Archaeology

Tag archives for Archaeology

It is very hard for me to view the world without my Anthropological glasses, since I’ve been one kind of Anthropologist or another since I was 13 years old. Thinking about climate science deniers, I realized what makes them annoying to me. Let me tell you what I mean. When Archaeologists (a kind of Anthropologist,…

“First, we’re going to collect our data,” Jack, the archaeologist, was telling me as we slogged down the narrow overgrown path. He seemed annoyed. “Then, we’ll leave. Until we leave, they won’t leave. They think it would be rude. After they leave, we’ll go back and map in the abandoned camp.” I had just arrived…

Across Atlantic Ice: Clovis Origins

I want to talk about the book Across Atlantic Ice: The Origin of America’s Clovis Culture. It was written by Dennis Stanford and Bruce Bradley, both highly respected archaeologists. The point they make in the book is very simple: An important archaeological culture known as the “Clovis” is actually a European culture that traveled east…

Pastoralism is the practice of keeping and herding animals such as cattle, goats and sheep, and using the products they produce, including meat, hide, bone, horn and of course, dairy. In the old days, armchair archaeologists thought that pastoralism would have been a phase of cultural adaptation following hunting and gathering and preceding horticulture (the…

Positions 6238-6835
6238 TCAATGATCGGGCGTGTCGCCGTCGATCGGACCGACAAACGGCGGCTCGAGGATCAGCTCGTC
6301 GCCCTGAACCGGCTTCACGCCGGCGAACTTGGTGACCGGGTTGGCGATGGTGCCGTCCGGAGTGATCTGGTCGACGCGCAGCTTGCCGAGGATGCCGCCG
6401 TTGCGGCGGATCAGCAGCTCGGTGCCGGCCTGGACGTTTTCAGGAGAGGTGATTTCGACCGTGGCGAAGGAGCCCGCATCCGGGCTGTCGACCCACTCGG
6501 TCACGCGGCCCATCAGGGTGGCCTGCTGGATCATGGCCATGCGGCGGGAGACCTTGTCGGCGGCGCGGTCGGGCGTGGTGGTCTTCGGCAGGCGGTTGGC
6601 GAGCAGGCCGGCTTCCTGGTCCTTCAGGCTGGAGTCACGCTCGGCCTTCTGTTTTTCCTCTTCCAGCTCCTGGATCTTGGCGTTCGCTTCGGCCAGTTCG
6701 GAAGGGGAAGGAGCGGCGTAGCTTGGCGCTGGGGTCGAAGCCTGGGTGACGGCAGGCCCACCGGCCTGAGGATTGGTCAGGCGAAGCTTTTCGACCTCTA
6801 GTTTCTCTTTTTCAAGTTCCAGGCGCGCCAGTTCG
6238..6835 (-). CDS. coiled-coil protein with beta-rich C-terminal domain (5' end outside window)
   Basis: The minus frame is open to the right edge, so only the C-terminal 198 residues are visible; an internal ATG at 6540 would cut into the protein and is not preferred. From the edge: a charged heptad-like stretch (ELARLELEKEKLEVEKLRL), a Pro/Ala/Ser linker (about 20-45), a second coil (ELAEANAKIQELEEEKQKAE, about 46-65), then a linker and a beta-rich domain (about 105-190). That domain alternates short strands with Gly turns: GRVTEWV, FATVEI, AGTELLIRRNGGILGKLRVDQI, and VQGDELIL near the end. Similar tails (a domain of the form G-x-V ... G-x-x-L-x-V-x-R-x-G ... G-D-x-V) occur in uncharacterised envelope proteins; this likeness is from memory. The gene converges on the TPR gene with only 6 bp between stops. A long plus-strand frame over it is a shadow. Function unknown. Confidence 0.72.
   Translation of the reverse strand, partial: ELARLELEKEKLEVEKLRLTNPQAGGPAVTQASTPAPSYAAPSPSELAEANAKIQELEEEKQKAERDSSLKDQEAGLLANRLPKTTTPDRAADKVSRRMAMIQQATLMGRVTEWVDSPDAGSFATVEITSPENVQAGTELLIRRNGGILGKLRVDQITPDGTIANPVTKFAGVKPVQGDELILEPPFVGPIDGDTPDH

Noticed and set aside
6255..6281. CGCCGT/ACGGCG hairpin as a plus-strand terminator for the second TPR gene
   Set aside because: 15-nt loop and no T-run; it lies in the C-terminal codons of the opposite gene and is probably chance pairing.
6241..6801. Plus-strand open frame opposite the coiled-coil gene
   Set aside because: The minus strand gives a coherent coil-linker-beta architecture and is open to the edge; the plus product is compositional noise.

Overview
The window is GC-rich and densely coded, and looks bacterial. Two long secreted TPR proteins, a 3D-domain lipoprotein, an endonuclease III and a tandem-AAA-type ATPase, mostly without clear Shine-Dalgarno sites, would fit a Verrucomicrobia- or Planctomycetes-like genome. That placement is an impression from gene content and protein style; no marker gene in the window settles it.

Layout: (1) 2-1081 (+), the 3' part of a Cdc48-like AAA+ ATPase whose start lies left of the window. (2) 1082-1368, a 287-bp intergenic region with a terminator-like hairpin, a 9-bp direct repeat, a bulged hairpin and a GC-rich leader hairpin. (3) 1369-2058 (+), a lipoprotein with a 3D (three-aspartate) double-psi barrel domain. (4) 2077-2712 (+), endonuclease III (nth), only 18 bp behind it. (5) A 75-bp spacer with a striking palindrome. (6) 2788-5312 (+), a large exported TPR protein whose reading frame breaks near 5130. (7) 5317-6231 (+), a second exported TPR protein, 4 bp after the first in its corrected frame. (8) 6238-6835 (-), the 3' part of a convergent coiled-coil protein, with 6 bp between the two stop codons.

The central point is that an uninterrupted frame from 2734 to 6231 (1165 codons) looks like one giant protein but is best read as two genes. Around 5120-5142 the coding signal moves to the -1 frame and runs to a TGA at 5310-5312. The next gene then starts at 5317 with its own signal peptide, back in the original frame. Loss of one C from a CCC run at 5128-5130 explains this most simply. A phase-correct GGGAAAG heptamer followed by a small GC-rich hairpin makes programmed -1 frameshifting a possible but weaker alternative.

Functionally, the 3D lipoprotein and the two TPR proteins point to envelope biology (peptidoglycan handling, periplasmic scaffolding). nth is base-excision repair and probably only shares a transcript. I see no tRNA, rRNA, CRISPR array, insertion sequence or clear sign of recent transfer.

In discussing the relevance of archeology to anything, there is an easy answer provided by my friend Peter Wells, a specialist in Culture Contact and the Central European Iron Age. Peter tells his students on the first day of class that “Archaeology is the study of everything that happened anywhere, any time, with any human…

Almost exactly one year ago, a very large double strength tsunami struck the Pacific Coast of Japan and washed a huge amount of stuff out into the sea. The oceanic born debris of terrestrial origin looked in places like this: source Subsequently attempts were made to model the movement of the debris in the Pacific.…

Butter Milk Creek is a Texas archaeological site and an archaeological complex located rather symbolically a couple of hundred miles downstream from the famous Clovis site in New Mexico. It is the most recently reported alleged manifestation of a “pre-Clovis” archaeological presence. The most important thing about this site is probably this: It is well…

A half century of struggle has resulted in more than a little change, which we hope is still ongoing.

Happy Birthday Maria Reiche

Maria Reiche was an archaeologist and mathematician who worked on the Nazca lines in Peru. Originally, she worked with Paul Kosok, who discovered the remarkable drawings, and starting in the mid 1940s, Reiche mapped in the drawings. She believed that the lines represented a calendar and a sort of observatory. She is probably single handedly…

Or not. Much is made of the early use of stone tools by human ancestors. Darwin saw the freeing of the hands ad co-evolving with the use of the hands to make and use tools which co-evolved with the big brain. And that would make the initial appearance of stone tools in the archaeological record…